“1. To Indemnify you and hold harmless in respect of any liability loss or damage or whatsoever nature which you may sustain by reason of delivering the goods of M/s. Vasani Brothers, Bhavnagar in accordance with our request.
2. To pay you on demand the amount of any loss on which the Mater / agent of the vessel or any other of your services or agents whatsoever may incur as a result of delivering the goods aforesaid.
xxx xxx xxx xxx xxx xxx 6. To produce and deliver to you the Bills of lading for the above goods duly endorsed as such as documents shall have arrived.
xxx xxx xxx xxx xxx xxx We the undersigned hereby join in the above indemnity and jointly and severally guarantee due performance of the above contract and accept all the formalities expressed therein.”
On the said Bond the following notation appeared with the stamp of the Appellant Bank and the signature of their Manager:
"We the undersigned hereby join in the above indemnity and jointly and severally guarantee due performance of the above contract and accept all the formalities expressed therein.”
In their application for leave to defend, the appellants before the Supreme Court had, inter alia, contended that the suit was for recovery of the price of the goods and the interest paid on that amount and the document in question was an indemnity bond. It was also pleaded by them that the respondent No.1 should prove that they had suffered a loss. They pointed out that in the plaint, the first respondent had not averred that they had suffered any loss or damage. It was pointed out by them that the said bond purporting to be signed by respondent No.2 and counter-signed by the Manager of the defendant No.1 was in flagrant violation of the bank's Procedure. In para 12 of the judgment, Supreme Court observed that there was a dispute as to whether the document was a guarantee or merely an Indemnity. It was further observed that since the 1st respondent termed the document to be an indemnity, the Court was required to consider the nature and meaning of the document. This, Supreme Court was of the view that, by itself, necessitated granting of leave to defend. It was further observed that the document was contrary to no other practice. The Manager of the appellant bank had merely affixed the stamp of the Appellants and signed under a paragraph which stated that they had joined in the indemnity. It was noted that the Appellants had made serious allegations of fraud and collusion and had stated that such a document did not exist in their records. The Court felt that This was not a defence which could be characterised, as sham or illusory and therefore, triable issues haing arisen, the application for leave to contest the suit should not have been rejected.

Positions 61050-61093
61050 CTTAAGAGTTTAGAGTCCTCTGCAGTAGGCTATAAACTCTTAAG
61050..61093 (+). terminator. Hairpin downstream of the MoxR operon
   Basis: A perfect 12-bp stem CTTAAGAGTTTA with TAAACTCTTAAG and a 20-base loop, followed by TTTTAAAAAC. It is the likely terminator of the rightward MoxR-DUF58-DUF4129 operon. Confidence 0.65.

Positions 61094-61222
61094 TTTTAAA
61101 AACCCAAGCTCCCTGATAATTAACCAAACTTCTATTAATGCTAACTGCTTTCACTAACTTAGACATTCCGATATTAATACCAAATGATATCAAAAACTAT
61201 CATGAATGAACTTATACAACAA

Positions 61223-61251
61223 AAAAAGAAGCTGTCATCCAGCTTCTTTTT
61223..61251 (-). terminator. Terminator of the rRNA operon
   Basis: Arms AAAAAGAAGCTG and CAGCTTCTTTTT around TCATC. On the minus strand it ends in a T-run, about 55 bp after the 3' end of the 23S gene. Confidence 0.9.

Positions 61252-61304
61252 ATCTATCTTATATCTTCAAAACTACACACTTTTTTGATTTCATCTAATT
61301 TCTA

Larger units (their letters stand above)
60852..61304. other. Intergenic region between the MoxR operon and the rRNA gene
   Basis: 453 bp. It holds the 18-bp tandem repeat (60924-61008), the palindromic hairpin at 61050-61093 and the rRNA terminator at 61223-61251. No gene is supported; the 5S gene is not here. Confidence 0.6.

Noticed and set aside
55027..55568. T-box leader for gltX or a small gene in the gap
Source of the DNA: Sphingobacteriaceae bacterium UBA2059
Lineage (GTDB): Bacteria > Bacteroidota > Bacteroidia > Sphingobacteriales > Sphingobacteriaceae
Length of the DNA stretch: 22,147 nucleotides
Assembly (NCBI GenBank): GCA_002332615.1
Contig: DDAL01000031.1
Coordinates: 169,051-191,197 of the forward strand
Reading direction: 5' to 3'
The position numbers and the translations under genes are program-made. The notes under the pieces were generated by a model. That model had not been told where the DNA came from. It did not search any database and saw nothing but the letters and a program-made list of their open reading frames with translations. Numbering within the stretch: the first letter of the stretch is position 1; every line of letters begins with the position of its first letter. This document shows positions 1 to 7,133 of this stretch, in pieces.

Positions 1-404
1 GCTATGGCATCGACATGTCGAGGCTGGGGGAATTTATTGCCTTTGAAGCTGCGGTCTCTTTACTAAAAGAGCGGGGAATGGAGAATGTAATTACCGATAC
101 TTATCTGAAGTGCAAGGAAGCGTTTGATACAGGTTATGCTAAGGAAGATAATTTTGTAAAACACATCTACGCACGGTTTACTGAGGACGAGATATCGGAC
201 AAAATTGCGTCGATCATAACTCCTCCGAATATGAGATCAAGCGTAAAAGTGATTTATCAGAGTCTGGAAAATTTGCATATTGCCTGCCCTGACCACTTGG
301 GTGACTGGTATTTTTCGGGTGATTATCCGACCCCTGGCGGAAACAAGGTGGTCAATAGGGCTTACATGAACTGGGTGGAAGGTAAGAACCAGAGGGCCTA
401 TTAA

4. However, in the case before this Court, the terms and conditions of the document referred by the plaintiff bank as a guarantee and by the appellant as an indemnity bond are altogether different. The document in question, inter alia, reads as under:-
In consideration of your agreeing to open and/or continue, at my/our request an account or accounts in your books and/or opening a letter(s) of credit in the name of M/s. New Orient Transport Company (hereinafter called “the Customers”) either in one or more of your branches in Delhi or the Head Office and Branches in New Delhi or any other branches in any part of India or or outside India, I/We Varun Gauba, S/o. Jagdev Chand, R/o. 74 BA, Shalimar Bagh, New Delhi, hereby agree and undertake to save you harmless and keep you indemnified from and against all claims, demands, losses, damage, costs, charges and expenses whatsoever you may sustain or incur in respect of all moneys already advanced and paid to such Customers and in respect of any liability incurred by you for such customers or in respect of any moneys you may at any time advance or pay to or any liability you may incur for the use or accommodation or on the credit of the Customers whether on current, overdraft, cash credit or any other account or by way of opening or continuing any new account special or otherwise or by opening letters of credit from time to time and negotiating bills thereunder or by way of discount or otherwise in respect of bills of exchange, promissory notes or other negotiable securities drawn, accepted or endorsed by such customers or otherwise howsoever together with all interest, discount, commission and other banking charges legal and other costs, charges and expenses which may be or may become payable in connection therewith PROVIDED NEVERTHELESS that may/our liability under these presents shall not exceed in the aggregate the sum of Rs.3,50,376.03 (Rupees Three lacs fifty thousand three hundred and seventy six and paise three and interest thereon at the rate of ......... percent over Reserve Bank rate subject to a minimum of percent per annum from the date on which demand for payment thereof shall have been made by you upon me/us.